Like any business, the primary purpose of a fundraiser is to make a profit. Once a campaign has been adopted, how will you put it into action? Once you have chosen to sell car air fresheners or board games, to mount a fundraising online store or a scratchcards campaign, what comes next? Here is where we can learn a lesson or two from successful businesses. A key strength of any business is that its leaders understand how the organization actually operates. Without that knowledge, even the best fundraising ideas will lead to disappointing results.
Being a Leader
It is important that the fundraising leader is a people person. We all have our strengths and weaknesses, and this is what makes cooperation desirable. In fact, it makes cooperation necessary! Some of us are good with numbers, others with concepts. Some of us have excellent verbal skills, while others communicate best through art or music. Whoever in your organization assumes leadership (or coordinator) - it should be someone who loves people and gets a kick out of their diversity. It is the group of people in your organization who will mold your fundraising drive into a success or a failure - let them make full use of their strengths! In order to accomplish that, you need a leader who enjoys interacting with others, and can bring out the best in others, allowing their strengths shine.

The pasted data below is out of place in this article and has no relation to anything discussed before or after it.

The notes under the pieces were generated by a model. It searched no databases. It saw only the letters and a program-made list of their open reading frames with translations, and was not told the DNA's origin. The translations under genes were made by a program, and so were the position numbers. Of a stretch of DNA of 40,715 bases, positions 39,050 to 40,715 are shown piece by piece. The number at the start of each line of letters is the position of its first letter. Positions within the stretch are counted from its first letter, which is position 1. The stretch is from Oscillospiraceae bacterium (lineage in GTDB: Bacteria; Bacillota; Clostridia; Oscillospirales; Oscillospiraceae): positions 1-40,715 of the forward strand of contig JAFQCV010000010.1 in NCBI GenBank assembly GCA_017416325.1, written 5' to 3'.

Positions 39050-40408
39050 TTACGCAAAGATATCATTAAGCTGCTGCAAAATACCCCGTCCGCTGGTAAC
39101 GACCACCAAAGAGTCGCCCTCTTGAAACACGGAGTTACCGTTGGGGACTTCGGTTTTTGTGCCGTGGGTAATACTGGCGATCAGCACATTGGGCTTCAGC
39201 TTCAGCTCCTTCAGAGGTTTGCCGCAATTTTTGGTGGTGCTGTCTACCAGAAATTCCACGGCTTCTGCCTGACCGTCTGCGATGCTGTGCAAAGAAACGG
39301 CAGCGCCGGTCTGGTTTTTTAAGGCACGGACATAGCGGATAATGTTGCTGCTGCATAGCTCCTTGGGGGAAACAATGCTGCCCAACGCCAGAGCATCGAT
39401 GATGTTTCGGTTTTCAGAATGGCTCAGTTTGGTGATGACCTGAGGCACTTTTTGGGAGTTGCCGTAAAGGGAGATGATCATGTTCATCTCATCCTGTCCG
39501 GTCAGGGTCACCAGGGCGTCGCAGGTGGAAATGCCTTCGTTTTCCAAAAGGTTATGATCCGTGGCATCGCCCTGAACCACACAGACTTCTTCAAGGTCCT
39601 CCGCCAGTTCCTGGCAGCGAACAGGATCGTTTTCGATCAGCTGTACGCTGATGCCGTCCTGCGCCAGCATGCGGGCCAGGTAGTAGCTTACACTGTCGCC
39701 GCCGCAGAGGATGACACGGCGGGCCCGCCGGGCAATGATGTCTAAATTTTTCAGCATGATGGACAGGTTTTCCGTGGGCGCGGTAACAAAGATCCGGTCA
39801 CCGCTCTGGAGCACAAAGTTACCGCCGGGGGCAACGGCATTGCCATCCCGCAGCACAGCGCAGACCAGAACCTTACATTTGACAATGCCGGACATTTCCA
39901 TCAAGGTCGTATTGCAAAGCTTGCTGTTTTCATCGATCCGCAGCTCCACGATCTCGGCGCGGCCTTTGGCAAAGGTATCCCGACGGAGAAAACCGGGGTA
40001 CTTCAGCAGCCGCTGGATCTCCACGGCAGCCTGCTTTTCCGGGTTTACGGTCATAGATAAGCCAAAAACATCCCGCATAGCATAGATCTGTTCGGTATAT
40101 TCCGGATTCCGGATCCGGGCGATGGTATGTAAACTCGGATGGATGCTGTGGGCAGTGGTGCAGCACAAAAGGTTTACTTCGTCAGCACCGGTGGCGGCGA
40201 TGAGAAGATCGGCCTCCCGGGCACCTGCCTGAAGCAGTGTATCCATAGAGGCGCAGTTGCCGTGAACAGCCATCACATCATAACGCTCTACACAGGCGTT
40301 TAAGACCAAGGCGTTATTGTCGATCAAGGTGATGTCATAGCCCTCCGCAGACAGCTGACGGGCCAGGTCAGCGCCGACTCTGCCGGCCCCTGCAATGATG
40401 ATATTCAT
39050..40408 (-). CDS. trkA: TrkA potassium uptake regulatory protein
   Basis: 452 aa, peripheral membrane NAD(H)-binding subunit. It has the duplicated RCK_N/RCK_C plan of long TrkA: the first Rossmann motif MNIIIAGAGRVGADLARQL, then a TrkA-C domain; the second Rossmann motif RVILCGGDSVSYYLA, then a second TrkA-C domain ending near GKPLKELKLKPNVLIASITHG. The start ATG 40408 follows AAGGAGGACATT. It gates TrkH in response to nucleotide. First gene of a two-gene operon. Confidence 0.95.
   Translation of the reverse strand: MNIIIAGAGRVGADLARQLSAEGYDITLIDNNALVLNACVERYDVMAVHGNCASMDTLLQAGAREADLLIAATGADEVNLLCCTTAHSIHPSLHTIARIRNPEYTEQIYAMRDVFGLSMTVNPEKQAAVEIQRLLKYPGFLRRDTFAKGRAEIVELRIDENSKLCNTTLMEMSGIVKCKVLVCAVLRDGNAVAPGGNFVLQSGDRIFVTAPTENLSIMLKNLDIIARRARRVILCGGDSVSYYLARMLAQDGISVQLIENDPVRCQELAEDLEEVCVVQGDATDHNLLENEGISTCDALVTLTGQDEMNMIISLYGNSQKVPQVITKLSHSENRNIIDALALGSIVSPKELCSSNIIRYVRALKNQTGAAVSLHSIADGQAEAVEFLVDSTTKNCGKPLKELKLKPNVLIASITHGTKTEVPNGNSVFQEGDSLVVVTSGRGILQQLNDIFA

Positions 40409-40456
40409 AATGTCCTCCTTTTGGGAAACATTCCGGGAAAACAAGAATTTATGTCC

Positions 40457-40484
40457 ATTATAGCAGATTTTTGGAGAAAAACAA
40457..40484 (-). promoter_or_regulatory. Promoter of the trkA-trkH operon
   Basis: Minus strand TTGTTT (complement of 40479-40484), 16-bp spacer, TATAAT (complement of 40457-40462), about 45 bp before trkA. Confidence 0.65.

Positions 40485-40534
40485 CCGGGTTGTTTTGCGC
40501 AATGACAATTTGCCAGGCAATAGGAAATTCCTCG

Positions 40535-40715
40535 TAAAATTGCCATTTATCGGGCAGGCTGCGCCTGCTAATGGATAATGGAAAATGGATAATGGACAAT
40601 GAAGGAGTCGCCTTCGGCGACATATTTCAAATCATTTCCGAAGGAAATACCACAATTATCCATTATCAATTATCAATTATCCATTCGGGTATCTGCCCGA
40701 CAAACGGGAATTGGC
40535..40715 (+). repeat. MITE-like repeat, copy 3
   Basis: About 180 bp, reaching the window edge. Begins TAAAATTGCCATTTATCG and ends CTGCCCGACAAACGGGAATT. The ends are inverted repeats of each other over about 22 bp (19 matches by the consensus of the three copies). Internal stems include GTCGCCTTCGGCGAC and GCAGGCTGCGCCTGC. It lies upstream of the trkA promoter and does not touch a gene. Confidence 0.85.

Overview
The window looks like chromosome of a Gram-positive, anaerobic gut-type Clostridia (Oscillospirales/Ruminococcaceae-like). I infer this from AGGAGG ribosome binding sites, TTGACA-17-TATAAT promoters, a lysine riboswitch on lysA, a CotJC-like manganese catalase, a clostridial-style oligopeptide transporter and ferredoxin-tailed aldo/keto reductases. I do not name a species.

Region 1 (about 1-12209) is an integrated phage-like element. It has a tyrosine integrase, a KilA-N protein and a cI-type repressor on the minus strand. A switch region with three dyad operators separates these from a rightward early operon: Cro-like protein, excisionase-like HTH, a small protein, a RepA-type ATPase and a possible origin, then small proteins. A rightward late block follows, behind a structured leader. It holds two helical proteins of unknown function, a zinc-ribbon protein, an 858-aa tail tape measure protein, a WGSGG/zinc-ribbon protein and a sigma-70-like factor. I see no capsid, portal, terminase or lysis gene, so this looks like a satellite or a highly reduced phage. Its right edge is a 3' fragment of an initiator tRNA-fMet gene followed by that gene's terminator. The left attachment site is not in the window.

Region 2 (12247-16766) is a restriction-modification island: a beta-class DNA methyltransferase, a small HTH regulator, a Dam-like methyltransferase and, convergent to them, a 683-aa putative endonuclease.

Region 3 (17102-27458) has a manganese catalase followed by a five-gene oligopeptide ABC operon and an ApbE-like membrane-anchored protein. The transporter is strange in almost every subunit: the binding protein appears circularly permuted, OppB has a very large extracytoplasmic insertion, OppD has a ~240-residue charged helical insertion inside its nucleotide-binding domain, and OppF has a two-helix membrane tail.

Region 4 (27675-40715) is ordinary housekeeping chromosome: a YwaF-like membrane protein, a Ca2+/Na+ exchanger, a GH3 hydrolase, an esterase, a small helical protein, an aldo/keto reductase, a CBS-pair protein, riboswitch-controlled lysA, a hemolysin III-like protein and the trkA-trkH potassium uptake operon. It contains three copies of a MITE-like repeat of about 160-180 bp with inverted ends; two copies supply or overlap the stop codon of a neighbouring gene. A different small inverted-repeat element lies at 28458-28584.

Building the Team
The 'people person' who coordinates the campaign will have to identify somebody who has a way with numbers. If the ultimate goal is to raise funds, then someone is going to have to know where to spend money: how much needs to be invested to turn the targeted profit? Where is investment wasted? Where is it needed? How much cookie dough does each volunteer need to sell to reach the goal? The person with this practical turn of mind - placed in the role of the accountant - will be essential to the fundraiser's success.
Achieving the goal of the fundraiser requires the leader - or coordinator - to be able to know what is happening at various levels of the operation. The team leader has to be a Jack or Jill of all trades. Is everyone supported? Is everyone happy? Who needs what? Here is where the leader's strength as a people person is needed most.
Solving Problems and Liking It!
So far so good! But what if someone is not happy or isn't able to get the job done? Maybe they find that the job assigned to them is misguided? In this case, the coordinator must put on their thinking cap and solve the problem. Any successful business leader is flexible and adaptable in the face of unforeseen challenges. A people person will identify with somebody in trouble and want to ease the stress.
The leader should never think of themselves above the team, but rather as part of it. Most importantly, they must be willing and able to chip in to replace somebody when necessary. Like any good business leader, he must know all the jobs and identify with everybody on the team. To run your fundraiser like a business, you should prepare yourself to be active at any moment and happy to work when called upon.
Ready to get your fundraiser rolling? You can tap into the knowledge and expertise that Fundraising.com has accumulated - we will even send a consultant to advise and help coordinate your campaign! Give us a call at 1.800.443.5353 - we're SUPER nice!